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One evening, my husband and I had a long-overdue date night and saw a live theater performance of Evita.
It was a beautifully done show with stunning dance numbers and singing…but I’ll be honest, there were a couple of moments where I found myself zoning out a bit.
We’re deep into Act II, and the woman next to me – we’ll call her Rude Ruth – is apparently really bored. But rather than just waiting until things pick up again in the show, she pulls out her phone and starts checking her email.
As a rule-follower to a fault, I’m both confused and annoyed about her breach of theatre etiquette.
But I also hate confronting strangers.
So rather than saying anything, I scowl in her direction in a few times, hoping my pointed looks at her phone will telepathically communicate to her to put her damn phone away.
No such luck.
Fortunately the woman behind Ruth decides to take action. She taps Ruth on the shoulder and politely whispers, “Can you please put away your phone? It’s very distracting.”
And you know what Rude Ruth does?
Absolutely nothing. Not a single flinch, not even a hint of acknowledgement.
Ok, now it’s time to pull on my big-girl pants and say something also.
Me: [tap tap tap]: “Excuse me, can you please put your phone away?”
Me: “Excuse me, can you please turn your phone off? We’re at a show.”
Ruth: “My phone is off.”
At this point, I’m just flabbergasted. I shoot her a look of pure confusion, like, “Are you for real?“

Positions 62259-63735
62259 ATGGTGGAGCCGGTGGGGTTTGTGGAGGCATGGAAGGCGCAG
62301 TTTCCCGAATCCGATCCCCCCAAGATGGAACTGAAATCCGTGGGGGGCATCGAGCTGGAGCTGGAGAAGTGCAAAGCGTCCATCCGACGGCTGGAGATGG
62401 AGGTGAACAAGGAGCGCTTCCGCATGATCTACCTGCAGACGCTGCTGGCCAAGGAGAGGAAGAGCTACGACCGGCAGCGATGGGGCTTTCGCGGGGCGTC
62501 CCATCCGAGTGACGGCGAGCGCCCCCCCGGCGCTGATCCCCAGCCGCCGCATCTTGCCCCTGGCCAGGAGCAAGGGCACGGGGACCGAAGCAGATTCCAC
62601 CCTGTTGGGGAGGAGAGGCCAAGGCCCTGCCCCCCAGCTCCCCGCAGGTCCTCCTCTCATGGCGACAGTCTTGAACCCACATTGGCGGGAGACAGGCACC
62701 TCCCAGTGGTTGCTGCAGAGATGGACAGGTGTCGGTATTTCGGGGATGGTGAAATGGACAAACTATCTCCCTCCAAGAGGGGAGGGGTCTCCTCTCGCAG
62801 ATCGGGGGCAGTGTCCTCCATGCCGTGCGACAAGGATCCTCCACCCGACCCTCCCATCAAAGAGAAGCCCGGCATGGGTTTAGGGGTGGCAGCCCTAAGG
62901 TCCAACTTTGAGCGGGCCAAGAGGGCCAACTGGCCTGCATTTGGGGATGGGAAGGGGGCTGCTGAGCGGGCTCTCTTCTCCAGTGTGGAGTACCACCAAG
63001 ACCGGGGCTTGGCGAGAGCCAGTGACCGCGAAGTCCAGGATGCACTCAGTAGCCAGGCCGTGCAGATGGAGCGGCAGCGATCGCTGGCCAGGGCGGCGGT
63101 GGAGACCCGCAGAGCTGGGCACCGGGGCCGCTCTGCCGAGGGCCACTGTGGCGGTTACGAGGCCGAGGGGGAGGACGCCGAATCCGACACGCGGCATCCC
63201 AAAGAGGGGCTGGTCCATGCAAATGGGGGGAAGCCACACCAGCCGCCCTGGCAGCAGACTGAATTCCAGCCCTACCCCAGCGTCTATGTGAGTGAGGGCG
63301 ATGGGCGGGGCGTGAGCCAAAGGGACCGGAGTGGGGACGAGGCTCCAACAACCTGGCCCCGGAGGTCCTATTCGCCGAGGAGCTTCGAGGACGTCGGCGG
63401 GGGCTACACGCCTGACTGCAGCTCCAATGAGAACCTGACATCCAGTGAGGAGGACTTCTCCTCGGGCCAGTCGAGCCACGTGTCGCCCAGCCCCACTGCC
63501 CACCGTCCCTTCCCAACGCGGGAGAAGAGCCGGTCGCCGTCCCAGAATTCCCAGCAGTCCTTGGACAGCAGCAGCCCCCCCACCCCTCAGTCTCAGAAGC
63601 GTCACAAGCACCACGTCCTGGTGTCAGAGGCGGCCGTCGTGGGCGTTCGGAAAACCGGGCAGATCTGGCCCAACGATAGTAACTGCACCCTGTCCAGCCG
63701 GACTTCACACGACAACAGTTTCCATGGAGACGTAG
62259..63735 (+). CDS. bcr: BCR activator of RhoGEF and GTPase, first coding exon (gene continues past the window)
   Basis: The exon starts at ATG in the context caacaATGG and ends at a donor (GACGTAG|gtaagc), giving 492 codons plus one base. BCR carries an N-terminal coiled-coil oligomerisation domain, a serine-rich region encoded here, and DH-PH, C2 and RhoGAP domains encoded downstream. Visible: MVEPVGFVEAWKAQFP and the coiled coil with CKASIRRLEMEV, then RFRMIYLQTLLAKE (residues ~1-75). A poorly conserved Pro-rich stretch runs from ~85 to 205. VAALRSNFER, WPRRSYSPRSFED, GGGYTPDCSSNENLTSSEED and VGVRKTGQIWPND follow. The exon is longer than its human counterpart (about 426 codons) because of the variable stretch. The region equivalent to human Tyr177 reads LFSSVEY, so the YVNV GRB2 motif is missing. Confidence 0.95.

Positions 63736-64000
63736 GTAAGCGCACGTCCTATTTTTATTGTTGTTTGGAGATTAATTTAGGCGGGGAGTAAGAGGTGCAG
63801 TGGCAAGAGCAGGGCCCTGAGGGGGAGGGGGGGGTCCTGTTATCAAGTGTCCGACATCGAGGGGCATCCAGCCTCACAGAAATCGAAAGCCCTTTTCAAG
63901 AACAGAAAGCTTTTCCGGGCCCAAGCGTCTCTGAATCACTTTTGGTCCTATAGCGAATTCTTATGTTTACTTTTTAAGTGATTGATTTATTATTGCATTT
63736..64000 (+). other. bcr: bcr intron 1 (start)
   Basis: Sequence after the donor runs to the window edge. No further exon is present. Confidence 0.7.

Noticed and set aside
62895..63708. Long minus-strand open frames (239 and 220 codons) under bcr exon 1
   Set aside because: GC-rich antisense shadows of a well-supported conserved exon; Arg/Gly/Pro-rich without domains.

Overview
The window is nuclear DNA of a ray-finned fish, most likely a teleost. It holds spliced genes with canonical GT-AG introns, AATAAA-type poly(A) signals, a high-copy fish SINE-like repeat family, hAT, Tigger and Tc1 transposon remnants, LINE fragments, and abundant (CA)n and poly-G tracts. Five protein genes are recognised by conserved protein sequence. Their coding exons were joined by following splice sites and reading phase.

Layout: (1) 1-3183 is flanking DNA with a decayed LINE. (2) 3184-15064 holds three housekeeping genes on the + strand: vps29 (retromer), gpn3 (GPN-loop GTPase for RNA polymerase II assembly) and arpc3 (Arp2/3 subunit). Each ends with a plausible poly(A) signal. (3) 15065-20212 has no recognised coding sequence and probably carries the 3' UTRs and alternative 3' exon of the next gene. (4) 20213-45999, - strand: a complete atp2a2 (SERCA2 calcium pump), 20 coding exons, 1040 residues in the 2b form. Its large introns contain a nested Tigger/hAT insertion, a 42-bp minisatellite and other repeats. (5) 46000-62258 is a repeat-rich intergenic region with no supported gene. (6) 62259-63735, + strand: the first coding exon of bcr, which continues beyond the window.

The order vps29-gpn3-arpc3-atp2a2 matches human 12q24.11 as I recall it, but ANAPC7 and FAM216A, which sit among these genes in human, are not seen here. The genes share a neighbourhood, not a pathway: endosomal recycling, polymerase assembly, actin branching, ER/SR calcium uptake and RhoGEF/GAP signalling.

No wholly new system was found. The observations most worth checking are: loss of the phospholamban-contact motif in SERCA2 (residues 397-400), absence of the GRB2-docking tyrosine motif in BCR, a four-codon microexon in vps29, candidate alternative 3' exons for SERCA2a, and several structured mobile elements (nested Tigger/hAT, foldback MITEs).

I gather myself and respond.
Me: “No, it’s not. If you need to check your email you can do that outside.”
Ruth: [voice dripping with sarcasm] “Oh, is the light bothering you?”
Rude Ruth clearly missed the memo about what Playbill states is the #1 rule in theatre etiquette: turn off your phone.
If I were a more generous person, I’d give her the benefit of the doubt. It’s certainly possible she doesn’t realize this is a big no no.
Except….I’m willing to bet that Ruth knows better.
But here’s the thing:
It doesn’t matter if it’s a semi-professional theater performance or your email list.
We need to set the stage for our email subscribers so that we’re not leaving people in the dark.
Specifically, here are some steps that you can take so that you’re setting the stage for your subscribers:
Tip #1: On your lead magnet or email newsletter signup form, let people know how frequently you’ll be emailing them and that you’ll also be sending them marketing emails.
Tip #2: After they hit subscribe, redirect them to a thank you page where you tell them exactly what to do next and where they can access the freebie that they just signed up for. (In most case, this means checking their inboxes for an email from you).
Tip #3: Tell them in your welcome sequence or initial email how frequently and when they can expect to hear from you, and what content you’ll be sharing. (This also gets them excited to hear from you and looking for your emails!)
We do this so that people aren’t annoyed or confused by how we’re showing up in their inboxes and then mark our emails as junk, unsubscribe in droves, or flat out ignore us like Ruth.
(All things which can impact the ability of our emails to continue to show in people’s inboxes.)
And like the pre-recorded “please turn off your phone” announcement, you can make this all happen automatically inside of your ConvertKit account or email marketing software.